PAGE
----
In theory, this mobile-friendly design is prepared and optimised for this, including new screen sizes that may come out. For a digitally forward-thinking business, this option is one that could prepare them for new gadgets or web-based devices that may appear in the future.

There is an ongoing debate as to whether responsive is more difficult to design and develop than adaptive. It is supposedly harder because all functions must be done well and optimised on one particular design for all devices, as opposed to optimising features to meet each particular device’s needs.

However, JBi are less convinced by this argument because nowadays so many new sites are using responsive, it has been made easier for less experienced designers and developers to understand, use and create! One drawback however, is a slower loading time because the same desktop assets will be used for mobile.

Ultimately, the primary benefit of responsive web design is that each user experiences a consistent design, regardless of the device they are using. And not just because the JBi team love simple, practical and effective design, but because we believe creating consistency is one of the best ways to build your brand identity.

Adaptive design

In the opposite corner stands adaptive website design. One that again takes the same single site, however it has different designs for mobile, tablet, and desktop types, rather than one fluid design.

Adaptive design recognises the device being used and cleverly displays the design that fits best. Creating an adaptive site involves designing several distinct layouts for multiple screens which wait on hold until the site is visited, adaptive design will then deliver the correct pre-set layout for that specific user’s device.

The thing we love about this approach is it’s faster load time as content has already been optimised for each particular device design. With 40% of people abandoning a website that takes more than 3 seconds to load, it is a major factor to be considered in your endeavour for mobile-friendly.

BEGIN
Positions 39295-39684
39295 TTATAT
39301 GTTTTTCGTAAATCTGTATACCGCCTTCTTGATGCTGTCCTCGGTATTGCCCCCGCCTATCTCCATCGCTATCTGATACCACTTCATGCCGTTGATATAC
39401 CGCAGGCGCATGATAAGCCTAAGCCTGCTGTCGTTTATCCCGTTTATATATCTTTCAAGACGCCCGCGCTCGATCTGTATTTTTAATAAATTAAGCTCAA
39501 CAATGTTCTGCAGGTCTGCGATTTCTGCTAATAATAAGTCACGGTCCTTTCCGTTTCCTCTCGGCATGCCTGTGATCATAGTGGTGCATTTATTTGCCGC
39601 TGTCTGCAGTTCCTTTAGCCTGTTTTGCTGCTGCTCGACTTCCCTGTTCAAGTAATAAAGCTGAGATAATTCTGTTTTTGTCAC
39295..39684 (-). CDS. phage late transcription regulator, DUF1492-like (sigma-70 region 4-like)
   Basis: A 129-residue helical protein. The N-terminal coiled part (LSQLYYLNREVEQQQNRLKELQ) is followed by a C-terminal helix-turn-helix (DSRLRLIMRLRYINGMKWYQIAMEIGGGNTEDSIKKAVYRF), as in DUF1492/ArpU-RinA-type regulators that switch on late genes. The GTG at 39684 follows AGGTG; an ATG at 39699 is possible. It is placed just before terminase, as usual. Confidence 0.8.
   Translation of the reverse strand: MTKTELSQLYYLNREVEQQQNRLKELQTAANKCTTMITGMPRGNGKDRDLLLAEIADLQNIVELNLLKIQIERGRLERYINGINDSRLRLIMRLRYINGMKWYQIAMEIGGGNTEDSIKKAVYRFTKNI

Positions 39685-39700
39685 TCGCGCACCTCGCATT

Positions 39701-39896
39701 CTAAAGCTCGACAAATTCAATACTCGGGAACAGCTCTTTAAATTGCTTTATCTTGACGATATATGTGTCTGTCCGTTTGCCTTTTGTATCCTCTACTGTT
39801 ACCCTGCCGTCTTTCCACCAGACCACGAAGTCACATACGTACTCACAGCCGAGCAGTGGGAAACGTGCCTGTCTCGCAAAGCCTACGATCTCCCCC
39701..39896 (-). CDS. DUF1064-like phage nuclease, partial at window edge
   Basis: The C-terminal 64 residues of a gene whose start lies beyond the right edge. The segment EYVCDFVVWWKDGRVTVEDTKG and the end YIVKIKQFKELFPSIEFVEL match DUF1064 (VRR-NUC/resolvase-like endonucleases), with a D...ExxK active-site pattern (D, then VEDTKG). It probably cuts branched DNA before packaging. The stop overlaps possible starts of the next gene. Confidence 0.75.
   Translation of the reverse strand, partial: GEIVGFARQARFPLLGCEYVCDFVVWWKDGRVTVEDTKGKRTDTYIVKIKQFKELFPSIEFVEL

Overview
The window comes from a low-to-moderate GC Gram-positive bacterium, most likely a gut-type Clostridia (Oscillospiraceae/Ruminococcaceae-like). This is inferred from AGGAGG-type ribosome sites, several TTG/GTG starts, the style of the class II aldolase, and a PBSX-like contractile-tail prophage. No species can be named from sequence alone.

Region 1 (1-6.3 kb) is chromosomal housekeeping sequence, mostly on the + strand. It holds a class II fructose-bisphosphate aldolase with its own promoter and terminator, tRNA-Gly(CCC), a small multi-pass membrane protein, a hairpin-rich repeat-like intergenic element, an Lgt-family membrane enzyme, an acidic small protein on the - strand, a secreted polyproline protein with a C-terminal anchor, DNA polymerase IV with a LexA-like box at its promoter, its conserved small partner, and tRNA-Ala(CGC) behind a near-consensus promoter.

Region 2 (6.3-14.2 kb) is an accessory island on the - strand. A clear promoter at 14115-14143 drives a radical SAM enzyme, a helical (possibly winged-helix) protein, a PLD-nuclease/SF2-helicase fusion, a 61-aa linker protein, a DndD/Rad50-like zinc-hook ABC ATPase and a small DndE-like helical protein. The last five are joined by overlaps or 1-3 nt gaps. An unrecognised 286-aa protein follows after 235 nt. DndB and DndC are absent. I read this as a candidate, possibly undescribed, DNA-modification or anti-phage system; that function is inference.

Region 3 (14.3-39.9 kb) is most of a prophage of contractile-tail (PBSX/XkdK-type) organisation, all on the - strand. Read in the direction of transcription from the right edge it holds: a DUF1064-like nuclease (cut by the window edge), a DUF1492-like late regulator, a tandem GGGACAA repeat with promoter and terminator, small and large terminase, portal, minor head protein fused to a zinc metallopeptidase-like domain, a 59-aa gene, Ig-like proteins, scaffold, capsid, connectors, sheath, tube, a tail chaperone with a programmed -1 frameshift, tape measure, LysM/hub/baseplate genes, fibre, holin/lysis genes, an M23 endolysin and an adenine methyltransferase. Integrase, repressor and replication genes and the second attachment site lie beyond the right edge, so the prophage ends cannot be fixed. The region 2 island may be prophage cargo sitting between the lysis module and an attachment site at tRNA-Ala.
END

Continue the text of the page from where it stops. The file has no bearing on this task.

But, and there is a big but, results can be inconsistent for users. As screen sizes vary, there is a chance that the adaptive designs will be less flexible or streamlined… something which is often avoided through a responsive design that has been primmed and polished to meet all possible display requirements.

Conclusion

So there you have it, the pros and cons of adaptive and responsive design. Just choosing these design approaches will often require a complete overhaul of your existing website, which in turn can be expensive.

Deciding on what mobile-friendly approach is best for you will depend entirely upon the needs of your project. But we don’t think the decision needs to lie between adaptive or responsive. At JBi, we don’t think there should be a specific definition for each design because they are not completely restrictive of each other. We use a combination of the two to produce designs that will work best for the user regardless of their device. After all, that is what Mobilegeddon is all about.

And if you’re still completely caught in a crossroads, just know that responsive is Google’s recommended design pattern.